RTF Stern

There is one typeface missing in the many overviews of 2008 that still deserves to be mentioned. Jim Rimmer’s RTF Stern already popped up on when it appeared on the market, and it has been written about elsewhere as well. Yet as is often the case with releases that are slightly out of the ordinary – in this case the first typeface to be simultaneously released in metal and digital – little attention goes to the actual design of the typeface. This is why I decided to take a look at this (literally) singular release.

I got in contact with Jim Rimmer’s work quite early in my discovery of type, when I stumbled upon Albertan, then still published in the Lanston Type Co. collection. I was surprised to find out it wasn’t a classic design by someone like FW Goudy, but the work of a contemporary type designer. Although I was much more into “slick” type in those days, there was something in this apparently “rough” design that exerted a strange attraction on me. Heck, those were the days that I considered myself cutting-edge for trying out Monotype Grotesque and Perpetua as alternatives for Helvetica and Times respectively (I challenged myself to use typefaces I didn’t like, as a means to broaden my taste in type). Yes indeed, I’ve come a long way; you can all stop laughing now.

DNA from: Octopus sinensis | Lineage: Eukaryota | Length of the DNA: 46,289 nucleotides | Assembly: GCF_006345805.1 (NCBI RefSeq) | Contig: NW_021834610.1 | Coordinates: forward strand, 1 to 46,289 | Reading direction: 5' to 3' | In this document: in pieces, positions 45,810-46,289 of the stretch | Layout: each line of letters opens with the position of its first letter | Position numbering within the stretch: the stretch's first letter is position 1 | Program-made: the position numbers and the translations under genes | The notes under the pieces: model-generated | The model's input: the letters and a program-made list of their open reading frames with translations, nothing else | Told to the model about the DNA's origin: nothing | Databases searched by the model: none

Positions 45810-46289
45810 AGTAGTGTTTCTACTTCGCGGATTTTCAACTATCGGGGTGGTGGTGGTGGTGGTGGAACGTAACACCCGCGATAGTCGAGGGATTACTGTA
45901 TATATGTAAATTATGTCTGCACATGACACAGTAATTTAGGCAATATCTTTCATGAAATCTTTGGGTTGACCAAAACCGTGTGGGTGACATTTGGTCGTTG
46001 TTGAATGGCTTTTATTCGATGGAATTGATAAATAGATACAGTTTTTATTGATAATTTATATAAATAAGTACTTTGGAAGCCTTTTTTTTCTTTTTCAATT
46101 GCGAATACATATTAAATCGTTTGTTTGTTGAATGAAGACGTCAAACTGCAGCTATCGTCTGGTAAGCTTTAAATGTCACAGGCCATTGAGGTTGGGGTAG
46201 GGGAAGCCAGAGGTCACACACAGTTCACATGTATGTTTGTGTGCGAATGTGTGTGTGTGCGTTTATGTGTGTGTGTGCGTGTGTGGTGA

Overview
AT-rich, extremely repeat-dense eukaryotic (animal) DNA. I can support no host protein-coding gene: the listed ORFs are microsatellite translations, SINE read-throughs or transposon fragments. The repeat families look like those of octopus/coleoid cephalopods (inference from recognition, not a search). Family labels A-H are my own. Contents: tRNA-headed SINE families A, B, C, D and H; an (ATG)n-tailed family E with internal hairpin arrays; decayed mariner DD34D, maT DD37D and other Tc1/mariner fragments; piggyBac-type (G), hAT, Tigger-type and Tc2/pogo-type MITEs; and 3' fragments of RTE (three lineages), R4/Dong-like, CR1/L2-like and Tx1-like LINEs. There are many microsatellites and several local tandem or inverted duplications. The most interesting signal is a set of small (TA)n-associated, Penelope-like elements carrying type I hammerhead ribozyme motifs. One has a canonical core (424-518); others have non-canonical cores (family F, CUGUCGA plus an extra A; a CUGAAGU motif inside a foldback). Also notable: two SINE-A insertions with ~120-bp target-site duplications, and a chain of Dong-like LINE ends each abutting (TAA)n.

I recognise this certain ruggedness in RTF Stern as well. Although, ruggedness maybe is not the proper word for it, because personally I find its design quite refined, without being too precious. This is a bit difficult to put into words as a non-native speaker, but what I mean is that you can almost feel the design was crafted by hand, that it has been laboured over. It is in the tension in its curves, the determination in its serifs, the joy in its lithe ascenders, the resolve one senses in its character shapes. The hand-crafted feel is enhanced by the slight variations in serif structure which creates a kind of liveliness, and the apparent absence of any straight lines. The typeface looks elegant, yet feels dynamic and alive. Its design and shapes are informed by Jim Rimmer’s specific design process. From the unabridged press release: